It is easy to be gender-offended but I wanted to dig a bit more and think it through before determining my emotional vs. logical response to this new (?) beer- which has technically been around since November of 2015. The first thing I discovered was that this beer might in fact be quite pleasant. A strong, unfiltered, semi-dark (Vienna malt) lager, if well-made is quite appealing. I am always willing to try a new beer- the stumbling block in this case isn’t the beer, but the campaign that reviles so many. The most significant factor to me however is the brewer/founder, Martina Smirova. Yes, a woman who happens to have three Master’s Degrees- all centered on business and marketing. This was her idea, her dream fulfilled, working in collaboration with other women also trying to make their artistic goals a reality. Without an interview, which I am currently trying to secure, I must surmise her true objective based on my research of Ms. Smirova. Considering her resume and business partnerships with various (female) artists, I honestly don’t see malintent. There appears to be no femme fatale, or a misogynistic angle here at all. I see a businesswoman trying to find her niche in the industry.

Czecholslovakia (now The Czech Republic) has a long history of strong, smart, independent women like Vera Laska, the famed resistance fighter that once topped Hitler’s most wanted list. That hasn’t changed. Based on what little I know of Ms. Smirova, I would glean that she is very capable, quite independent, and clearly intelligent. After all, no publicity is bad publicity now is it? Good or bad, Aurosa is the topic of conversation, now garnering very strong name recognition. Perhaps this was her strategy all along?
Na zdraví

Room for more breweries?

Looking at the growth of craft breweries in the United States over the past decade, many have pondered if there perhaps are too many breweries these days. Noticeably the question took on more significance once the number of craft breweries eclipsed 5,000 in 2016. Blasphemy or Truth? Reality dictates it is based on upon factors within each state of the union. One thing I love about the Brewers Association of America is their willingness to keep such detailed statistics. This is particularly relevant when it comes to determining the answer to such questions as how many is too many?

According to BA 2016 data, Maryland has not reached saturation yet at 65 breweries. How do they know? Taking the overall craft beer production, barrels sold, population, and economic impact (just under $652 million for 2016) they created an algorithm to determine where each state ranks and when they near the tipping point of saturation. Currently Maryland ranks 36th in the nation with 1.5 breweries per capita. Based on our population each adult in Maryland consumes approximately 2 gallons of beer per year (raising us to 25th overall!) So what does this tell us? We have far fewer breweries than most states, but we drink a lot more craft beer per person. It also means we have room for growth. Vermont does not have room for growth ranking 1st at 10.8 breweries per capita (100,000) and they have a noticeably smaller economic impact than Maryland at $271 million. Vermont has reached saturation, and other states like Colorado are not far behind.

Even with all of this room for growth in Maryland, which is rapidly marking her place as a premier beer tourist destination, there are still more than 65 breweries (2016 numbers)and counting.  How does a brewery in Maryland stake a claim as relevant, worth a drive,  or investment in a six pack? What value can a new brewery add to those already established? It is fairly  simple really. The priority focus of  a new brewery should be to make certain they are producing a quality brew. There is no longer room for errors in the market as consumers are less forgiving, and more willing to drive to the brewery down the street if they feel a product isn’t well crafted. Beyond quality how does a brewery set itself apart? This is where it gets tricky. I am always the first person to state that every palate is different and what one person loves another will find no affection for leaving the field wide open when it comes to flavor and style.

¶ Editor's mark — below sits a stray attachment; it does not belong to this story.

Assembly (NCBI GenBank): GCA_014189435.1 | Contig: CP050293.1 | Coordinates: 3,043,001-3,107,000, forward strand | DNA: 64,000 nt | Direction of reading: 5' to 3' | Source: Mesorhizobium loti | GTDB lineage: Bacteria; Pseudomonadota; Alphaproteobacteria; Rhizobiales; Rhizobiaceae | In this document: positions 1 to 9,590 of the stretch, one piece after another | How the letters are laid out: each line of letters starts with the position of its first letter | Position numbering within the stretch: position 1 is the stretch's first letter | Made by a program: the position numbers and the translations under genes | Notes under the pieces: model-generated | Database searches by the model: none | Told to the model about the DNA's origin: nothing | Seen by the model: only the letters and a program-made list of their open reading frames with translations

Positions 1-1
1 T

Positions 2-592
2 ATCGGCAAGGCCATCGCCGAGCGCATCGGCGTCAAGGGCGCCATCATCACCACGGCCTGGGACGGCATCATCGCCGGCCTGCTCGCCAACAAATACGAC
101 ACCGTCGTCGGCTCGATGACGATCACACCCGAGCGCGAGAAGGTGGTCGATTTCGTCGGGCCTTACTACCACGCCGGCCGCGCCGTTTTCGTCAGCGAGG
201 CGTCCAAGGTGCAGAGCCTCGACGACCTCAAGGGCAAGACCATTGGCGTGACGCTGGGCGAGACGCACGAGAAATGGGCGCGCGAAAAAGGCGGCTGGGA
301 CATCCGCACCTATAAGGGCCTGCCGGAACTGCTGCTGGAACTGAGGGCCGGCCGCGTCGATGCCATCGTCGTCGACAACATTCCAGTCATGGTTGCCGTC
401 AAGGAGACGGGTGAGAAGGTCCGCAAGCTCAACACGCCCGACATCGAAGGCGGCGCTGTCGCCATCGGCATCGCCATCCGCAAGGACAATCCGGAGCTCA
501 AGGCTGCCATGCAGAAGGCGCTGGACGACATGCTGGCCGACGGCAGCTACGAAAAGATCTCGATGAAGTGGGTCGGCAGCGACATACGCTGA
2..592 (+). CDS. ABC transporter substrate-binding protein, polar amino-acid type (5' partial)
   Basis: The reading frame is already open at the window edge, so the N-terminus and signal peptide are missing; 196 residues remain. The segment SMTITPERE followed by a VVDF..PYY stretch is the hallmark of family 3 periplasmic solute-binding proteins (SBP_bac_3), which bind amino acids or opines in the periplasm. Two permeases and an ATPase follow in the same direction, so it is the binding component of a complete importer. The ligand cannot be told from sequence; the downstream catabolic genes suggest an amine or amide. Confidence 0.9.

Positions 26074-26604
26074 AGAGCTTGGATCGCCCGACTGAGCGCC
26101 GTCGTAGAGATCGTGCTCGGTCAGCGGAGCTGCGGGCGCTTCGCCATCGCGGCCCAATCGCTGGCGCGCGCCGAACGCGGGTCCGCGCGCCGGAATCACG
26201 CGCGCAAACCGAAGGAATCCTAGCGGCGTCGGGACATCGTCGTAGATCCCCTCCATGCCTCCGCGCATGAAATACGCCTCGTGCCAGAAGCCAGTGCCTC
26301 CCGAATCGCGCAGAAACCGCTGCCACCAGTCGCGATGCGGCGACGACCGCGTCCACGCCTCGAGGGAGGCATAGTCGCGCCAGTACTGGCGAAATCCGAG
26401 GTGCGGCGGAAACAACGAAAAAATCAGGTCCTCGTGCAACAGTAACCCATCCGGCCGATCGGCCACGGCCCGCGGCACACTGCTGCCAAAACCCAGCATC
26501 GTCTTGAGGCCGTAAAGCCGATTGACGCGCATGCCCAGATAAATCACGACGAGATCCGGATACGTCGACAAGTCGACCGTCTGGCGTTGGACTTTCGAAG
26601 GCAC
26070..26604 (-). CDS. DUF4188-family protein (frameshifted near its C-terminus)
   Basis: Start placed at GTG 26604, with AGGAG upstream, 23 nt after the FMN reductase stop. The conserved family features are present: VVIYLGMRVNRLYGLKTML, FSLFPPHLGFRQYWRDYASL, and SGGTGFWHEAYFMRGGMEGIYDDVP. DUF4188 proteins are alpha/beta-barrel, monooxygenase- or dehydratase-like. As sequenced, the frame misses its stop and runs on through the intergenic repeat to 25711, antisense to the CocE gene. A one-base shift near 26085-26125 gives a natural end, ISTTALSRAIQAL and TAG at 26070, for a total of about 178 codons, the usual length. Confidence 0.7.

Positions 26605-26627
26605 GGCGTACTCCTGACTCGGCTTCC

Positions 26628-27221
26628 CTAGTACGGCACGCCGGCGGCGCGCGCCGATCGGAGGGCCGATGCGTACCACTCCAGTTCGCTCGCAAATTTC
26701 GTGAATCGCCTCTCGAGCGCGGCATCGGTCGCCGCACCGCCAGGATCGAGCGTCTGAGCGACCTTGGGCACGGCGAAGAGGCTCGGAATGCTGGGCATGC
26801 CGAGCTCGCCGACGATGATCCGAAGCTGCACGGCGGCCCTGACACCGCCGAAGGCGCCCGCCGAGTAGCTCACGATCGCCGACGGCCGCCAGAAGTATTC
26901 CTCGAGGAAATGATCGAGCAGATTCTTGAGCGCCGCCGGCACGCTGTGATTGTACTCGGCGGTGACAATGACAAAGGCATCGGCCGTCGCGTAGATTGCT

Many breweries try to make their mark via the name- attempting to make it synonymous with the state, or a particular city, or sports team, or important person. When the field begins to get crowded these catchy names may become irrelevant and lost in the mix forcing breweries to find something else to set them above. A niche perhaps? Indeed. There is so much that has changed in the industry since brewing first began in the colonies and even more so since Repeal of Prohibition. Hop varieties have multiplied, offering innumerable possibilities for creative (sometimes adventurous) brewers willing to try something new. Most recently exciting news has come out of Britain that a new strain of yeast has been discovered specifically for lager beer. This offers the possibility of more variety for craft lagers. Another opportunity for brewers is stretching beyond strict BJCP style guidelines as many American brewers have been known to do. Additives are bit tricky, even if one does not want to stay within the guidelines. One of the defining features of craft used to mean no adjuncts (or technically fewer than macro) and specifically corn was targeted as a no-go for craft. Things have changed. One example is a curiously crafted popcorn beer created by a brewery down south- that is thinking outside of the box! A consumer would be hard pressed to find this anyplace else.